Review Price £78.50
WeSC is out for some of that sweet style headphone dollar. The WeSC Chambers by RZA Premium are relatively high-end headphones that roughly match the Beats Studio noise headphones on spec. They have noise cancelling, are over-ear in style and are rapper-branded.
At their £249.99 RRP they are overpriced, but now that they’re available for under £80, they’re actually a bit of a bargain.
RZA was the king of the Wu-Tang Clan. And, at 43, it’s about time he got his own range of headphones. The WeSC Chambers by RZA Premium are the highest-end models in the RZA range.
RZA may not quite be a powerful a name as Dr. Dre in the rap game, but thankfully for us that means they’ve ended up selling for less cash than their Beats alternatives.
However, they’re not quite as carefully-designed as some of the Beats headphones. Their rotating plastic cup surrounds clack around like maracas when the headphones are waggled in the air, and the hinges that let the headband fold in on itself for portability’s sake barely hold their position.
The first impression the WeSC Chambers by RZA Premium give off isn’t of a pair of headphones that cost £250. They lack the final touches that mark out a ‘premium’ headphone – which is perhaps why the 'premium' naming has to insist they are exactly that.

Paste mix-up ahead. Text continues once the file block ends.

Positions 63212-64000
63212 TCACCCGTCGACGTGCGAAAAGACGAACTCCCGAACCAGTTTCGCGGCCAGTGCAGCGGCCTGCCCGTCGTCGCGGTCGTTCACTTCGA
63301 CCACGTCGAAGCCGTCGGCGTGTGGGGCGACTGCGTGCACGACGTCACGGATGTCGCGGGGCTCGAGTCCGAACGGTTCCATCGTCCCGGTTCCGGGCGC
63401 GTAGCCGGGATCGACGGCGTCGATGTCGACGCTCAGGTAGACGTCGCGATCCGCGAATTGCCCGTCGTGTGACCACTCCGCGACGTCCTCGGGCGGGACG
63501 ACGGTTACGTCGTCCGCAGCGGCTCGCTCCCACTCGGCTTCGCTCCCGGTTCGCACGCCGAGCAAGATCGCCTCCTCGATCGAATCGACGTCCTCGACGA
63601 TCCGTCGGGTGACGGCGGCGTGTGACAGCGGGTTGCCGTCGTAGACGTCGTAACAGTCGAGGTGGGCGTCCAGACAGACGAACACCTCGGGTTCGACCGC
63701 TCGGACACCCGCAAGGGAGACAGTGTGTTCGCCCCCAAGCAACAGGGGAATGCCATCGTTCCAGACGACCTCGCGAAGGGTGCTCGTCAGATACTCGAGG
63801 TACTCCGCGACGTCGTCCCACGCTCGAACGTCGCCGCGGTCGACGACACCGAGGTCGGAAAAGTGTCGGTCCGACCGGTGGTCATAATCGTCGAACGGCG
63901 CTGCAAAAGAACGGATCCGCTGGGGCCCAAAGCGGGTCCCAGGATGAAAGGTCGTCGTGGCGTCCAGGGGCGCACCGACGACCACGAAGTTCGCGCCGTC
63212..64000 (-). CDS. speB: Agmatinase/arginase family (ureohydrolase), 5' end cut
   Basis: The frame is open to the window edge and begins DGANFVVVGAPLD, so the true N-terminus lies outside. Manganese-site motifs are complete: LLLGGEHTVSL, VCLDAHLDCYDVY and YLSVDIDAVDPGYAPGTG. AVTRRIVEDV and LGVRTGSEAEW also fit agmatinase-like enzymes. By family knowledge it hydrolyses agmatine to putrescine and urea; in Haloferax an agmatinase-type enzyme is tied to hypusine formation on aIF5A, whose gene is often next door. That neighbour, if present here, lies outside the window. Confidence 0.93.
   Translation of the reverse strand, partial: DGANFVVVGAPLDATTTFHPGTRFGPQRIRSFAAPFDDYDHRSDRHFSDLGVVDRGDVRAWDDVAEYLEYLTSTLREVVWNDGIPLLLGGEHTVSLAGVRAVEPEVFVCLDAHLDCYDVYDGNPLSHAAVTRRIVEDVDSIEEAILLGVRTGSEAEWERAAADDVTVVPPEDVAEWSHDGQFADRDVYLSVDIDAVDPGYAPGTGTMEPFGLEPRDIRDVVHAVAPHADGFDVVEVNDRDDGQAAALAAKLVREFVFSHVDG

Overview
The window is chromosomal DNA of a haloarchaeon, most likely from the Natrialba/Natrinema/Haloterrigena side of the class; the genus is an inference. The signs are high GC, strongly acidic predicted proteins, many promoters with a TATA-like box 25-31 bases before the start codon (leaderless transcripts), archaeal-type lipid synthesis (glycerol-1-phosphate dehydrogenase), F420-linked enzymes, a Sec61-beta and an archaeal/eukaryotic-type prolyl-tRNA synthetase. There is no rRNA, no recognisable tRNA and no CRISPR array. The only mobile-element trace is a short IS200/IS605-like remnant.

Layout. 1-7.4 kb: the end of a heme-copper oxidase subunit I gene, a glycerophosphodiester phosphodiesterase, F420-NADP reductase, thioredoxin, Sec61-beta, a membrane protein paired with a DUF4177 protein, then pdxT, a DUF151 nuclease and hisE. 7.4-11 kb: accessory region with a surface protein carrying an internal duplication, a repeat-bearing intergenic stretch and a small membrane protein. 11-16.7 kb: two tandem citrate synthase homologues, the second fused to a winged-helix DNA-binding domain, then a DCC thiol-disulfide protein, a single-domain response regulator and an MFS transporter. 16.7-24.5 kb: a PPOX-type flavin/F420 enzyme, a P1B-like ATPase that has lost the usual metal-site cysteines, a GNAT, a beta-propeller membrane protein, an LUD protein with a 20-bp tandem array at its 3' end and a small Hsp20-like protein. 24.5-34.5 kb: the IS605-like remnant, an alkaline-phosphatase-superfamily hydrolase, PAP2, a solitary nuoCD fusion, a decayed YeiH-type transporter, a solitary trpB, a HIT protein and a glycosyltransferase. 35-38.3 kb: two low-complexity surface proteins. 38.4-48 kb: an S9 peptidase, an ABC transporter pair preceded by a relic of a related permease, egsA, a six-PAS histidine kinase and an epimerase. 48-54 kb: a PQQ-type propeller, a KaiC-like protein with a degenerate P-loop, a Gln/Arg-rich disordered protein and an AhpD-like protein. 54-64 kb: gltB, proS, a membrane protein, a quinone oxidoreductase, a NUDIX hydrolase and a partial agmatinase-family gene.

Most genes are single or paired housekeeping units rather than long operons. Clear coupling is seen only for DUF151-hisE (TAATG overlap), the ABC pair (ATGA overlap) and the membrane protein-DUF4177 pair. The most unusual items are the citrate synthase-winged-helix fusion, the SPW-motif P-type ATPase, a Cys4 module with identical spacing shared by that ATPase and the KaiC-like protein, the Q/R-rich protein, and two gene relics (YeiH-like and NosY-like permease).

Forget design niceties for a moment, look a little closer and the WeSC Chambers by RZA Premium build quality seems perfectly good. The headband’s core is made of a fairly chunky band of steel, while the rest of the headphone is made from a mixture of aluminium and plastic parts.
Looks-wise, the WeSC Chambers by RZA Premium come across as a Beats Studio impersonator, with a little less style than that pair. The RZA logos on the back of each earcup look lacky, and they’re altogether less curvaceous.